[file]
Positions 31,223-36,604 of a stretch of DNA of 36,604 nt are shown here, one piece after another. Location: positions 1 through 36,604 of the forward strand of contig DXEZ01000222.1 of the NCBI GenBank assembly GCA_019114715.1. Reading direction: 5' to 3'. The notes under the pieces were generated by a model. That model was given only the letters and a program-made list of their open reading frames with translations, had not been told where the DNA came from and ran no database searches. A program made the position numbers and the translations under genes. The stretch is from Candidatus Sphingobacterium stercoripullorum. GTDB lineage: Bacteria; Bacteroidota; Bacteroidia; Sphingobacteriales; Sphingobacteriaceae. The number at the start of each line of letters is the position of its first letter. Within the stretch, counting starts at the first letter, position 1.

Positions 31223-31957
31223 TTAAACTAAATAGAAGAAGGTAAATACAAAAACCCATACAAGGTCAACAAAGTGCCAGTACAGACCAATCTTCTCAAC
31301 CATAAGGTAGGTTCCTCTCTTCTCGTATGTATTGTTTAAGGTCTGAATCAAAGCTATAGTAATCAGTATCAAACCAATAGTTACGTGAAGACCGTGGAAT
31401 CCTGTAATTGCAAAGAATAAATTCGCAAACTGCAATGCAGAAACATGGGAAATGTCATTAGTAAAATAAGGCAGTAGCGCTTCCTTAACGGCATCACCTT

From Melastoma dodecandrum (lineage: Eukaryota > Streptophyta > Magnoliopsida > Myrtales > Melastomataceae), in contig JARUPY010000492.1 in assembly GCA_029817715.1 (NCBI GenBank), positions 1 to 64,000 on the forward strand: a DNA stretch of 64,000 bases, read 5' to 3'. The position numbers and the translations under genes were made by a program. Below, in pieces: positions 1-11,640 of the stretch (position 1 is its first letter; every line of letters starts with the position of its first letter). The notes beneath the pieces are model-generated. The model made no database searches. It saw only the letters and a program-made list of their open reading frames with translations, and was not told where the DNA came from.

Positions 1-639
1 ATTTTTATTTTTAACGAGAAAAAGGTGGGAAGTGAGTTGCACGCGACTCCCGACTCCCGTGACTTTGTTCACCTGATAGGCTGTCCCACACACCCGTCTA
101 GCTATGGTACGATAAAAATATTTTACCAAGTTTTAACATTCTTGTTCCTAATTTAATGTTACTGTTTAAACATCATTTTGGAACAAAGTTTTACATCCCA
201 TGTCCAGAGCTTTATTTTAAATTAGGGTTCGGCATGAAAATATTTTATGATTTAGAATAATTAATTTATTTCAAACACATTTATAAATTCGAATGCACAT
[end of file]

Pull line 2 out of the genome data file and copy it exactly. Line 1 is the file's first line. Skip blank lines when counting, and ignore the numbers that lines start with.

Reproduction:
Positions 31223-31957